Bulletin of Experimental Biology and Medicine

, Volume 121, Issue 4, pp 434–437 | Cite as

An experimental study of the determination of volumes of turbulent blood flows by doppler echocardiography

  • Yu. N. Belenkov
  • I. V. Shatalova
  • V. A. Voronin


An experimental model is used to reproduce high-speed unsteady turbulent flows of small diameter (3 to 5 mm). The spectra of the simulated flows were recorded by the continuous Doppler method and their volumes were estimated as the product of the velocity-time integrals times the cross-sectional area of the tubes. The flow volumes were too high in comparison with the specified values in all cases, necessitating the use of correction factors. The factors were inversely proportional to the flow velocities, and thus to the turbulence (as is evident from the Reynolds turbulence equation). For the range of maximum velocities of turbulent intracardiac flows most frequently occurring in practice (140 to 500 cm/sec) the correction factors were 0.76–0.87. The method may be very helpful in developing noninvasive criteria of the severity of regurgitations, in differentiating these, and in determining the prognosis, particularly for borderline states and combined heart defects.

Key Words

Doppler echocardiography turbulent flow 


Unable to display preview. Download preview PDF.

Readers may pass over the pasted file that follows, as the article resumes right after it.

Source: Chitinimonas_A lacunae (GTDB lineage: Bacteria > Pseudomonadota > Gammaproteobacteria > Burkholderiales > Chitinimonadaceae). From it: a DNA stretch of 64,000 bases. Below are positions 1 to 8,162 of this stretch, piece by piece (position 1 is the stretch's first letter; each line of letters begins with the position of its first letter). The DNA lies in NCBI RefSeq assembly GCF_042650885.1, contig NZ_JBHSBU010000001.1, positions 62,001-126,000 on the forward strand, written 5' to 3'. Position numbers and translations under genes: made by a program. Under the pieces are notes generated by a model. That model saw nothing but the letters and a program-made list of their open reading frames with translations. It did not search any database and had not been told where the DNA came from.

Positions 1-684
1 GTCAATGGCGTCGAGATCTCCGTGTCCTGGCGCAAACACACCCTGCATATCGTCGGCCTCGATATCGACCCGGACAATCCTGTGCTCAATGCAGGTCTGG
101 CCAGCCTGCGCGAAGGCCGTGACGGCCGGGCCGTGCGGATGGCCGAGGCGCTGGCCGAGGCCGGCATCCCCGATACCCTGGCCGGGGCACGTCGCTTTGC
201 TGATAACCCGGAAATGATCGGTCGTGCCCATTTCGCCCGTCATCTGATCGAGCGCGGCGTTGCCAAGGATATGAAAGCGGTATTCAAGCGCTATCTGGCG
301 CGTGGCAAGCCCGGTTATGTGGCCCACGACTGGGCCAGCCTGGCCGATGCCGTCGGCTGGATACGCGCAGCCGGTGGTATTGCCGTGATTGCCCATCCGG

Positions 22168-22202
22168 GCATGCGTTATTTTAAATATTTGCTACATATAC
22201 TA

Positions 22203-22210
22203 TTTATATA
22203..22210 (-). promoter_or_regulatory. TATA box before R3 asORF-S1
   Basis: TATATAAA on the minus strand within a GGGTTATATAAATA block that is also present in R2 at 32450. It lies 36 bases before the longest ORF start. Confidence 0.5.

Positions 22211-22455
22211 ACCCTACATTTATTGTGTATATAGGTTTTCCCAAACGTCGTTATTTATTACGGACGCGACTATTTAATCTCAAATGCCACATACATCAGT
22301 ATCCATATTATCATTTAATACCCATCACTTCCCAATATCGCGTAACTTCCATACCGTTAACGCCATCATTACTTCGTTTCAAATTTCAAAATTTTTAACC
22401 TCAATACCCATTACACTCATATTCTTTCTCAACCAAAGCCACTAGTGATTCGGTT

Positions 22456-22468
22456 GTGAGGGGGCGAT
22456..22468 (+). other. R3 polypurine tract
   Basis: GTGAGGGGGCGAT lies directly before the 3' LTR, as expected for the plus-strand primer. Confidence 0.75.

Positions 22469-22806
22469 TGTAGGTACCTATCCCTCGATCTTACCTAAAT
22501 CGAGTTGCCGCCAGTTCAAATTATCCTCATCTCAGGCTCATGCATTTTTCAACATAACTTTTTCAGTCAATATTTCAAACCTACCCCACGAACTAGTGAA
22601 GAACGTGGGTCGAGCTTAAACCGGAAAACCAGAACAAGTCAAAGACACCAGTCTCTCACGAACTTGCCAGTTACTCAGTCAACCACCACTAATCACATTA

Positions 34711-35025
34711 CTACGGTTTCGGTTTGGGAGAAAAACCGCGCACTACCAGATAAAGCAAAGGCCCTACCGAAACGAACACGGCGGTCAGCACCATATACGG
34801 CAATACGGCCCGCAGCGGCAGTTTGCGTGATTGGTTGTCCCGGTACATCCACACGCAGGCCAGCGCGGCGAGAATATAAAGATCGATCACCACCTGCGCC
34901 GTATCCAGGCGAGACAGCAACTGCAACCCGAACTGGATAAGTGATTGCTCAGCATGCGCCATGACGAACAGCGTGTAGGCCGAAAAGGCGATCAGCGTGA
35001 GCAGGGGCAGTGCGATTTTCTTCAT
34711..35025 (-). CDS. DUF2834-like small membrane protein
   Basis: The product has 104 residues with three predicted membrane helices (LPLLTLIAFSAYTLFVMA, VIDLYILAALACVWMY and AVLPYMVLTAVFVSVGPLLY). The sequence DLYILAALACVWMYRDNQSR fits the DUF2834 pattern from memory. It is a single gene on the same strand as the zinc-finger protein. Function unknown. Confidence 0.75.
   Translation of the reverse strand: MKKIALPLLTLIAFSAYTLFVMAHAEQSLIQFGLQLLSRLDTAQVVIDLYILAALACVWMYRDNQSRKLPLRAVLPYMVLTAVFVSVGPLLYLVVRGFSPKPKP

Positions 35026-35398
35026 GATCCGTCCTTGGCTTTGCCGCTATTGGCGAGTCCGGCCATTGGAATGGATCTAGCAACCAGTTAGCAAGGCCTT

Unable to display preview. Download preview PDF.


  1. 1.
    E. Z. Rabinovich, in:Hydraulics [in Russian], Moscow (1963), pp. 76–174.Google Scholar
  2. 2.
    L. Hatle and B. Angelsen,Doppler Ultrasound in Cardiology, Lea and Febiger (1982).Google Scholar
  3. 3.
    N. Shiller and M. Osipov,Clinical Echocardiography [in Russian], Moscow (1993).Google Scholar
  4. 4.
    D. S. Alverson, M. Eldrige, T. Dillon,et al., J. Pediatr.,101, No. 4, 46–50 (1982).PubMedGoogle Scholar
  5. 5.
    K. J. Ascah, W. J. Stewart, L. Jiang,et al., Radiol. Clin. North Am.,23, No. 3, 24–29 (1985).Google Scholar
  6. 6.
    A. Bouchard, S. Blumlein, N. B. Shiller,et al., J. Am. College Cardiol.,9, No. 3, 75–81 (1987).Google Scholar
  7. 7.
    M. Crawford and N. Shiller,Cardiol. Clin.,8, No. 2, 36–49 (1990).Google Scholar
  8. 8.
    L. D. Gillam, G. L. Kritzer, K. J. Ascah,et al., Circulation,63, No. 3, 99–106 (1985).Google Scholar
  9. 9.
    H. Ihlen, P. Amlie, J. Dale,et al., Br. Heart J.,51, No. 7, 54–60 (1984).PubMedGoogle Scholar
  10. 10.
    J. E. Lewis, L. C. Kuo, J. G. Nelson,et al., Circulation,70, No. 7, 425–431 (1984).PubMedGoogle Scholar
  11. 11.
    R. A. Nishimura, M. J. Callahan, H. V. Schaff,et al., Mayo Clin. Proc.,59, No. 10, 484–489 (1984).PubMedGoogle Scholar
  12. 12.
    J. Waters, O. L. Kwan, G. Kerns,et al., Circulation,66, No. 7, 597–604 (1983).Google Scholar
  13. 13.
    A. P. Yoganatan, E. G. Cape, H. Sung,et al., J. Am. College Cardiol.,12, No. 11, 1344–1350 (1988).CrossRefGoogle Scholar
  14. 14.
    Y. Zang, S. Nitter-Hauge, H. Ihlen, and E. Myhre,Br. Heart J.,53, No. 4, 130–137 (1985).Google Scholar

Copyright information

© Plenum Publishing Corporation 1996

Authors and Affiliations

  • Yu. N. Belenkov
    • 1
    • 2
  • I. V. Shatalova
    • 1
    • 2
  • V. A. Voronin
    • 1
    • 2
  1. 1.Cardiology Research CenterRussian Academy of Medical SciencesMoscow
  2. 2.Joint Hospital and Outpatient Clinic, Medical CenterPresidential AdministrationMoscow

Personalised recommendations